Driving in Adverse Conditions | Shepley Wood Products
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Driving in Adverse Conditions

Hard to believe but the leading cause of work related deaths in our industry is caused by vehicle accidents. Inclement weather can dramatically decrease visibility and increase the risk of accidents. Proper driving techniques and precautions can help prevent an accident in such conditions as rain, snow, ice, and fog.

Safety Tips for Driving in Adverse Conditions

  • Check the vehicle’s wiper blades. Periodically check for deterioration and wear. Worn blades can smear water and dirt, which can significantly decrease visibility.
  • Check lights. Make sure that vehicle lights are in proper working order and are always in use during poor weather conditions. If windshield wipers are in use, headlights should be too.
  • Check tires. Regularly check that tires are inflated to manufacturers’ recommended levels and have sufficient tread depth. Assure they are appropriate for road conditions.
  • Follow your vehicle’s preventative maintenance program. Make sure that your vehicle is in good condition and not at risk of breakdown.
  • Plan accordingly. Keep an eye on local weather forecasts and try to avoid traveling through major storms.
  • Keep emergency supplies in your vehicle. The emergency kit should include flares or emergency signals, first aid supplies, jumper cables, non-perishable food and water, and cold-weather gear (if traveling in winter weather).
  • Defog your windows. Make sure that all windows are clear before starting your trip. Be aware that rain can quickly cause windows to fog up.
  • Exercise extreme caution. Dirt on roadways can become extremely slippery when wet, especially right after a long dry period.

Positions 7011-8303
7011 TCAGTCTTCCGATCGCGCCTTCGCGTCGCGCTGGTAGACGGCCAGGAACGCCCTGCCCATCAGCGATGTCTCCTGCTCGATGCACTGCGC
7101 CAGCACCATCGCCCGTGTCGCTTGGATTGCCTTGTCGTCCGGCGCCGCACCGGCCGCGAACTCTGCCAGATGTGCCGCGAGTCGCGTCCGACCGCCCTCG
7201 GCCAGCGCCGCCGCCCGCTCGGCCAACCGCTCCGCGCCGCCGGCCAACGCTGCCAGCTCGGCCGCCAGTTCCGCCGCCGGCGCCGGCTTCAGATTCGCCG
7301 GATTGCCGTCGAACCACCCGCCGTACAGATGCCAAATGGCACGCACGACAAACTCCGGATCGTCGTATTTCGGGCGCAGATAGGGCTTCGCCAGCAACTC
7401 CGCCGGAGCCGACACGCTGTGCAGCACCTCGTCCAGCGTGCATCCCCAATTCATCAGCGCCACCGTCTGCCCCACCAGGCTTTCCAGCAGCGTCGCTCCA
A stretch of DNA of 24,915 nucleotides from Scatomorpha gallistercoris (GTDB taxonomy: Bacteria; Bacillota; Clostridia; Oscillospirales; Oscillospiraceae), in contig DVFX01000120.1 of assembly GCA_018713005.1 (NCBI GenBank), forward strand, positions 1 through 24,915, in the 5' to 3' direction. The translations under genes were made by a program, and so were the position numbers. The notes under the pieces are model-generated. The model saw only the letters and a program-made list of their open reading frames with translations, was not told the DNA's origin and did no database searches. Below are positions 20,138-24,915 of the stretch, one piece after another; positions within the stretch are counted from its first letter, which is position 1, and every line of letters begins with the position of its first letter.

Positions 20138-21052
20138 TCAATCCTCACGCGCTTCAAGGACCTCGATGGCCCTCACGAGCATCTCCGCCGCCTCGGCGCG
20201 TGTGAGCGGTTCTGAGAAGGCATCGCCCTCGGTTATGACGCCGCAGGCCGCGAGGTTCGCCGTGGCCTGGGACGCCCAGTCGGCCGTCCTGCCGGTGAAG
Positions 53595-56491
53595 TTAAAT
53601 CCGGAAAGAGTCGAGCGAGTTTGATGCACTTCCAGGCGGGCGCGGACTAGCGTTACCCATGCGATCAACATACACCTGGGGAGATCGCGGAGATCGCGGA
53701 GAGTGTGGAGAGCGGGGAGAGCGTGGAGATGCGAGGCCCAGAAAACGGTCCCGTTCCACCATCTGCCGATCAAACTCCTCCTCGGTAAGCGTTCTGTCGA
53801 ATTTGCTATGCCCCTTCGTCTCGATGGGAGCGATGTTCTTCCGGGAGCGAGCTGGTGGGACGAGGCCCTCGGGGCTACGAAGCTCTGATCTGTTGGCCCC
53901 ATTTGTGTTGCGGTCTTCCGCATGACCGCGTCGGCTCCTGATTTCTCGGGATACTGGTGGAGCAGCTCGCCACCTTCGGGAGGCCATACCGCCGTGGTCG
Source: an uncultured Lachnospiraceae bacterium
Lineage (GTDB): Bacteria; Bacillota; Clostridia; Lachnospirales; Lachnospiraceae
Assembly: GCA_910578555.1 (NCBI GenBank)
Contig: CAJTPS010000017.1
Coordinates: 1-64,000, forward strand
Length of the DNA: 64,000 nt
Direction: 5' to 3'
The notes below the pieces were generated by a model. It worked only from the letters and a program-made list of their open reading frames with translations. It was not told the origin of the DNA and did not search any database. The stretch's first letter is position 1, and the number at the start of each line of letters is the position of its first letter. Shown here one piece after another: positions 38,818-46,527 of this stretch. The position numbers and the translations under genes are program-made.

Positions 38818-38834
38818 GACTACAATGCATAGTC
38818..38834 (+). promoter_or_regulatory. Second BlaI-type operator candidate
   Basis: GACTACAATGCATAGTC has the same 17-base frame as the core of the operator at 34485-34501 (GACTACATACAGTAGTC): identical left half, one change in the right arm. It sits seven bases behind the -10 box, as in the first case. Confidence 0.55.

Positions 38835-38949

• Allow for additional time. Do not rush to your destination.
  • Do not use cruise control. If you begin to hydroplane, cruise control causes a further loss of control.
  • Avoid driving through pools of standing or running water. There may be hazards beneath the water’s surface; additionally, water can cause serious damage if it reaches the engine.
  • Increase your following distance. Increase the space between your vehicle and the vehicle in front of you in slick or low-visibility conditions.
  • Brake early. Brake earlier as a safety measure and to notify other drivers that you are slowing or stopping.
  • Avoid stopping on the shoulder. If it is necessary, be sure to use your turn signals or emergency signals and keep sufficient clearance between your vehicle and traffic.
  • Watch for pedestrians. The sound of rain can make it difficult for pedestrians to hear oncoming traffic.

Driving in Snow and Ice

  • Keep your gas tank full. The extra weight will provide additional traction on slick and icy roads.
  • Avoid abrupt stops. If your vehicle has an anti-lock braking system (ABS), apply firm pressure. If your vehicle does not have ABS, pump the brakes to gradually slow to a stop.
  • Avoid stopping on hills or icy spots. When the vehicle starts again, it might not have a chance to gain solid traction.
  • Maintain distance from trucks. Avoid driving behind or near large trucks, as they create visibility issues and have a harder time stopping.
  • Do not attempt to make sharp turns. Plan ahead to make wider, slower turns. Avoid jerky movements and maintain a slow, comfortable speed through the turn.

Driving in Fog

  • Avoid using your high beams. When driving in fog, do not use your high beams, as they can further decrease visibility.
  • Do not overdrive your headlights. Maintain low enough speeds that your stopping distance is not greater than the range of your lights.

NOTE: Always promote a discussion on any of the topics covered in the Tool Box Talks. Should any question arise that you cannot answer, don’t hesitate to contact your Employer.